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Retirement: Estimating Your Monthly Income Needs


When it comes to retirement planning, many of us look at things in terms of building wealth in a way that results in a huge nest egg. The reason behind this, of course, is to attempt to create a situation in which you have a large enough nest egg that, once you move it into less risky investments, you can live mainly on the interest it produces, withdrawing only a small amount of principal each year. With a large enough nest egg, you are supposed to be able to make your money last indefinitely, even after the ravages of taxes and inflation take their toll on your real returns.

While saving up to build a nest egg in a tax-advantaged retirement account (such as a 401k or an IRA) is an important part of building for the future, you might not know how much money you will need in your nest egg to make it work. Additionally, you can help your future by cultivating multiple income streams so that you are relying on more than just what comes from your accumulated nest egg.

Estimate Your Monthly Income Needs

The first thing you need to do is figure out what your monthly income needs will be. You can do this using your current income needs as a starting point. Look at your currently monthly expenses. Some of these expenses might disappear by the time you retire. Indeed, if you will have your home paid off by the time you retire, a monthly mortgage payment may no longer be an issue. (You might want to keep it in your calculations, though; you might decide to travel or spend money on some other hobby.) Some suggest that you will need about 70% of your monthly income in retirement. I like to base my estimates on my expected monthly expenses, though. This can give me a general idea of my likely income needs.

Using 100% of your current monthly expenses as a basis for your estimate can also be useful, since it’s better to overestimate your needs, rather than underestimate them. If you plan to adopt an expensive hobby, travel, or if you are worried about rising health care costs, you can consider adding expenses on top of what you already pay now. If you plan to downsize your lifestyle, and sell many of your belongings, you can reduce your estimated retirement expenses in relation to your current expenses.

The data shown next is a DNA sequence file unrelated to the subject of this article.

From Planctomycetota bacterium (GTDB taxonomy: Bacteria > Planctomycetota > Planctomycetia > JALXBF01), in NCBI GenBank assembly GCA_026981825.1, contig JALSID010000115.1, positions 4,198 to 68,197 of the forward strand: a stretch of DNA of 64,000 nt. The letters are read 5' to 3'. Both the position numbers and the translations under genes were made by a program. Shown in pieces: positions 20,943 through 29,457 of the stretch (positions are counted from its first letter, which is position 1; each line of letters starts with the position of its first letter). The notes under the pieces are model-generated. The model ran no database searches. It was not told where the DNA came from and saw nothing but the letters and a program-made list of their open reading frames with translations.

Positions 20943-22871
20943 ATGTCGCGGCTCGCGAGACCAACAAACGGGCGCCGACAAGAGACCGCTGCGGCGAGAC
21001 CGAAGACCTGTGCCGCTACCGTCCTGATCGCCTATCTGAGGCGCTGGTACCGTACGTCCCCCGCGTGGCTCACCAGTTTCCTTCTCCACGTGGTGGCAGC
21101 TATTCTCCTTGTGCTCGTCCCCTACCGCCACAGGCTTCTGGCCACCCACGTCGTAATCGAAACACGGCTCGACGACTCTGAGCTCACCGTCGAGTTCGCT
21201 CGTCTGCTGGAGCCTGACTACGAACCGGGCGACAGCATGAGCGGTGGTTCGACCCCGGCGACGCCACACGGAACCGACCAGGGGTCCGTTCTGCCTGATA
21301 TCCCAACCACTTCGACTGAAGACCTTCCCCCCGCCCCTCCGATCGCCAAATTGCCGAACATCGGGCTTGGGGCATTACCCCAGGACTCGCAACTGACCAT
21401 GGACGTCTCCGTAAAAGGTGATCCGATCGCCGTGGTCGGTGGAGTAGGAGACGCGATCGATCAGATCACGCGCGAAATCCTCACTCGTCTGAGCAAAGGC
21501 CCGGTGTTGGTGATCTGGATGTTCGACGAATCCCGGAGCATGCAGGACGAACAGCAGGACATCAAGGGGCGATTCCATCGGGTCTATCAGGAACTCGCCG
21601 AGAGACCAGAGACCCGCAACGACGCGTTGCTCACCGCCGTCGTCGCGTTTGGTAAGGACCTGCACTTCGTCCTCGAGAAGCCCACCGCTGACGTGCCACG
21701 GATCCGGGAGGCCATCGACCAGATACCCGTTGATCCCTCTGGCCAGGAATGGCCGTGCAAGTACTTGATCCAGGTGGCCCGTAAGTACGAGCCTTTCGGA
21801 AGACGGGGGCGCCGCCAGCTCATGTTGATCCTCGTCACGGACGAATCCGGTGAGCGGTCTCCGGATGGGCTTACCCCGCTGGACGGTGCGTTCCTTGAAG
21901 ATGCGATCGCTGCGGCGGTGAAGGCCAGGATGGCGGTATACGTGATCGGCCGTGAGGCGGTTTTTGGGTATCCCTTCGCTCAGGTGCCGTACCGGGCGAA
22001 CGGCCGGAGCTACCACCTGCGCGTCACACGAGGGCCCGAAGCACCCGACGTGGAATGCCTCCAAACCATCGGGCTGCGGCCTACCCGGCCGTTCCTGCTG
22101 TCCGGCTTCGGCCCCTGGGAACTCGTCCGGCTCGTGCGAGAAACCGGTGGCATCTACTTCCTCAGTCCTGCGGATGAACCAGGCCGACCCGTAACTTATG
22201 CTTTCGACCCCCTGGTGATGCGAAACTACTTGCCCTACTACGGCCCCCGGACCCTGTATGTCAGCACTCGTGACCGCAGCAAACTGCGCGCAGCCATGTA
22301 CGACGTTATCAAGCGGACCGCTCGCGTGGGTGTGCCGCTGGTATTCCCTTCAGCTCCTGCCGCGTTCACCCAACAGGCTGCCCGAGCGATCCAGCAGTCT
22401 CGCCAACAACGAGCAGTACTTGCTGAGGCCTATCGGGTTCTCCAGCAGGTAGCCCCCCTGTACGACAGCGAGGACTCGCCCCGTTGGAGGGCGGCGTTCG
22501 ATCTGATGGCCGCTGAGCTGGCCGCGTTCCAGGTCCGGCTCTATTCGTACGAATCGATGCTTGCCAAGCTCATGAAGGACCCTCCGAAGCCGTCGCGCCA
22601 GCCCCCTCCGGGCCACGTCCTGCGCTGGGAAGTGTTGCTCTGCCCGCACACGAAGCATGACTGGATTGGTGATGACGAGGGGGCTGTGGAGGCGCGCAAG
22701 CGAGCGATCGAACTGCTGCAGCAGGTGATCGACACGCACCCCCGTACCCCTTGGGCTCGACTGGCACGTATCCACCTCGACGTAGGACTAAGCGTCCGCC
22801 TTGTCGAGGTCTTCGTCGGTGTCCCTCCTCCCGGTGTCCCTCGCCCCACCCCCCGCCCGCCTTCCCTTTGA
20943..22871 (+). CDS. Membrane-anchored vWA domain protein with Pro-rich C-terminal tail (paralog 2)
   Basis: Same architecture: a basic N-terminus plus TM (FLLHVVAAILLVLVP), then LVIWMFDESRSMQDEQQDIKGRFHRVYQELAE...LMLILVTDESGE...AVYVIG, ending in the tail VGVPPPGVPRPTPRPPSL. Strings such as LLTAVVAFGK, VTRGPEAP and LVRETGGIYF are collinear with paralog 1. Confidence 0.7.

Now that you have an estimate of your monthly expenses, you can use that to determine your monthly retirement income needs, and figure out a plan to meet them.

Building Your Nest Egg

If you estimate that you need $4,000 a month in income, that’s $48,000 a year. If you assume 4% interest yield on your nest egg, you will need $1.2 million in your nest egg to provide you with enough to live on. You can use various retirement and compound interest calculators to determine how much you need to set aside in order to reach that amount. If you put $1,000 a month in your retirement account for 30 years, and you average 6% a year (compounded annually for simplicity in this example) you will wind up with a little more than $1 million. You will just come up short. You will have to either use some of your principal each year, or scale back your expectations.

Another issue with relying on the size of your nest egg to fund your retirement is that you never know what might happen. Will your retirement portfolio yield an average of at least 6% a year? What if a market crash occurs just before you retire? What if you move your assets into bonds and CDs, and they don’t offer 4% each year? And, of course, what if you didn’t start building your nest egg early enough, and you don’t have 30 years to accumulate the wealth you need.